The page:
By Carolyn Bradshaw 

In the early 1900s, Prescott and Yavapai County were moving out of the Territorial era and into a new period of prosperity. The urbanization and mechanization throughout the country, Arizona becoming a state in 1912, and the end of World War I fueled this trend.

The Yavapai County Chamber of Commerce began promoting Prescott as a healthful place to live shortly after statehood. Early in the new decade of the 1920s, local promoters were embarking upon the "challenge of accommodating the summer trade of Arizona residents, a growing tourism industry and businessmen seeking to invest in Yavapai County mines, ranches and farms. 

One of Prescott's biggest boosters was a local attorney named LeRoy Anderson. Anderson had moved to Prescott in 1896 and became well known for practicing corporation and mining law. As early as 1908, he was writing about the benefits of living in Prescott and Yavapai County. He invited readers to "come and make your home with us". In a talk before the Prescott Rotary Club on January 5, 1923, Anderson presented a long list describing what he thought Prescott needed. The talk was titled, "What Prescott Needs...". 

According to Anderson, Prescott needed a real community spirit in the active, not talkative, sense: lower rents, prices and living costs; an advertising campaign about the area's climate and resources; and a concerted action to build the federal building on Goodwin Street and a modern hotel and apartment houses. 

Coverage of Anderson's talk appeared on the front page of the Prescott Journal Miner the next day. Several weeks later, an advertisement ran in the newspaper notifying readers that space would be used for a series of ads that would set forth some of "What Prescott Needs, not eventually-but now." The 'anonymous' author hoped that the effort would arouse an interest in community spirit and civic pride. On January 17, 1923, the first in a series of 35 upbeat, humorous and poetic ads appeared in the Journal Miner. Residents were cheered on by the ads with such slogans as: "Get busy and say a few good words for Prescott,"; "Loyalty to our city costs us nothing and yields vast returns,"; and "Boost for every forward movement. Boost for every new improvement."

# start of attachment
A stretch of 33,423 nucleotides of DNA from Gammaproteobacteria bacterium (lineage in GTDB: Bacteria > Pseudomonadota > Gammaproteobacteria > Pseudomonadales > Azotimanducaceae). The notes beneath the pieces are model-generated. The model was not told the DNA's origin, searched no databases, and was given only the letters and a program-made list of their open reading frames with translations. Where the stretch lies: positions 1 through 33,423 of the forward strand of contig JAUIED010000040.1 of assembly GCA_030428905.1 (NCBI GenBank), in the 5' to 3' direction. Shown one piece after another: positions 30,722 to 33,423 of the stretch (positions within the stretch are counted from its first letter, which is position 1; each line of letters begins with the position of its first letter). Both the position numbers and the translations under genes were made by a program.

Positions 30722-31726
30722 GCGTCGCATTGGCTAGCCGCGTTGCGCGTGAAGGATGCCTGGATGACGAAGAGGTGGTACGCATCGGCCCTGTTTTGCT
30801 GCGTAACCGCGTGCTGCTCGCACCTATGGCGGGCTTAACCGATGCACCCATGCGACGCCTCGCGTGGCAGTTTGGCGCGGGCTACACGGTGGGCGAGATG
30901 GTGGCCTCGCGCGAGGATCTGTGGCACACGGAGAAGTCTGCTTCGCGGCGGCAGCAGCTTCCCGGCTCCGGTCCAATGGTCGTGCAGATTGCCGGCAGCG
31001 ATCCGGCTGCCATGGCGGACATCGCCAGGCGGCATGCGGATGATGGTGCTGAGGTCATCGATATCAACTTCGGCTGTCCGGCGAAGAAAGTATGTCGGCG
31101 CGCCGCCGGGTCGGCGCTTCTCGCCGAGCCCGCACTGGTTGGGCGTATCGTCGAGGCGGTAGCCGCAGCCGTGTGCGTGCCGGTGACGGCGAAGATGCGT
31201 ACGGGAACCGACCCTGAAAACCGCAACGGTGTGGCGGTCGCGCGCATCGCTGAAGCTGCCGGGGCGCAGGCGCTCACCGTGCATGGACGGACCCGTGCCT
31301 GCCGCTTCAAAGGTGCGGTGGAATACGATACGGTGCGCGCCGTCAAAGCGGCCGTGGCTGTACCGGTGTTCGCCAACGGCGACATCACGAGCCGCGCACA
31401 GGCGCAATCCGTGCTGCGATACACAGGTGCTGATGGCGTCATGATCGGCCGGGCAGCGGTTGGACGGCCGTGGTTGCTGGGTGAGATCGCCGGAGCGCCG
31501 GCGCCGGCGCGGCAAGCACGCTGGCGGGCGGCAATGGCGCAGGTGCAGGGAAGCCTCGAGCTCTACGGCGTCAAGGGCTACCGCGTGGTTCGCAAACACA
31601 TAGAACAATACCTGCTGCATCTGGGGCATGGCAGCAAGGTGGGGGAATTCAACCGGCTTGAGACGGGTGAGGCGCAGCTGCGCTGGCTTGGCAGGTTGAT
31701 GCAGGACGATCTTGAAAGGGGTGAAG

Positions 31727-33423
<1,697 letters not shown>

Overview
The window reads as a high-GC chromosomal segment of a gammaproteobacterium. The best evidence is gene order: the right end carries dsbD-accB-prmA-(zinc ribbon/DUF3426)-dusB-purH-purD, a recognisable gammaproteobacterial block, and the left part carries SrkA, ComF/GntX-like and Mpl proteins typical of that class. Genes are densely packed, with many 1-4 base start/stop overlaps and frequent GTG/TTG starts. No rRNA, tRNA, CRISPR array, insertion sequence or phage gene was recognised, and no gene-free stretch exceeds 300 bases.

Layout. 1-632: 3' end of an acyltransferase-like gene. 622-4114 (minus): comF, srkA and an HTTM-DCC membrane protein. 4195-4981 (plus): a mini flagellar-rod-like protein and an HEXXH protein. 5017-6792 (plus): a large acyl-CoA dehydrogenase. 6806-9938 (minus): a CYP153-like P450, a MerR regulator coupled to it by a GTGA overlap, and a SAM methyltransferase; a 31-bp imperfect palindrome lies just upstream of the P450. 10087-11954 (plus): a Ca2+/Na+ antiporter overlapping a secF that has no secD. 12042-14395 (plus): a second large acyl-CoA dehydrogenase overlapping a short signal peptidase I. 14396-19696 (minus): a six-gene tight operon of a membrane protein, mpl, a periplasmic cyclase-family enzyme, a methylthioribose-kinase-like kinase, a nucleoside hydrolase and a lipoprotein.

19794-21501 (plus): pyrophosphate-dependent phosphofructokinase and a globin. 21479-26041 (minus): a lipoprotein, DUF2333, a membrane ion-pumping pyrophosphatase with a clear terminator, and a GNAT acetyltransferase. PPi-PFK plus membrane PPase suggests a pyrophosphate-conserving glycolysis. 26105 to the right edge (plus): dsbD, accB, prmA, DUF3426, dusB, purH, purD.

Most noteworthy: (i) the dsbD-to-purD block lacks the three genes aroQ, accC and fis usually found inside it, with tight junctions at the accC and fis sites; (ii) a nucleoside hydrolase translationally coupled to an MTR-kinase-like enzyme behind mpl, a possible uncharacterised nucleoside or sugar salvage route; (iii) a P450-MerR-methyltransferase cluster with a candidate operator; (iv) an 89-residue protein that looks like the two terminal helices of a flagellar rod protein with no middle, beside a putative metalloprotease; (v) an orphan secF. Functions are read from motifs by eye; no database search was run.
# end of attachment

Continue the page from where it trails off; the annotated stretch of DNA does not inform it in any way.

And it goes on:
A few good words were not all that Prescott needed. The town's setting was not complete. This "jewel in the mountains" required further improvement and Anderson's list of suggestions included: creating an atmosphere that would foster literature and art; encouraging people to spend and deposit funds in local banks; developing more interest and support for parks, golf courses, and a YMCA; establishing a local mining school through the University of Arizona; creating a modern hospital; providing greater financial support to investors and homebuilders; expanding the manufacturing base; becoming the convention city of the southwest; and building more and more good roads. Needs more particular to the times included a woolen mill and a modern poultry plant in Williamson Valley. The ads appeared through May 1923. 

As the series of ads neared an end, the last ads addressed non-residents and residents alike. LeRoy Anderson wanted the people who were coming here, and those who lived here, to believe in Prescott's future and to help tell the world about its wonderful assets and possibilities. Throughout the 1920s, there would be much to brag about: better roads and rail improvements; more housing; the new Hassayampa Hotel; better hospitals and sanatoriums; and a new federal building, completed in 1931. 

The progress that was made in many of the successful endeavors of the 1920s would not have been possible without "that seed of community spirit" LeRoy Anderson referred to so often. His last ad appeared on May 25, 1923 and it said, "We will never have a real town without the everlastin' teamwork of every bloomin' soul". 

Now, that's what Prescott needs. 

Carolyn Bradshaw is a genealogist and Sharlot Hall Museum volunteer.

Illustrating image

Sharlot Hall Museum Photograph Call Number: (po2441pa)
Reuse only by permission.

LeRoy Anderson, a local attorney, was one of Prescott's biggest boosters in the 1920's. 

Illustrating image
Sharlot Hall Museum Photograph Call Number:(Journal-Miner 1-16-23) Reuse only by permission.
The notice appearing in the Prescott Journal Miner of January 16, 1923, indicating plans to post future ads for "What Prescott Needs..." in coming issues. 

Illustrating image
Sharlot Hall Museum Photograph Call Number:(Journal-Miner 1-17-23) Reuse only by permission.
On January 17, 1923, the first of many ads to run through May of that year gave Prescott residents the boost that they needed. The ads prompted the city to get busy with many improvements and upgrades and gave the citizens greater pride in their town.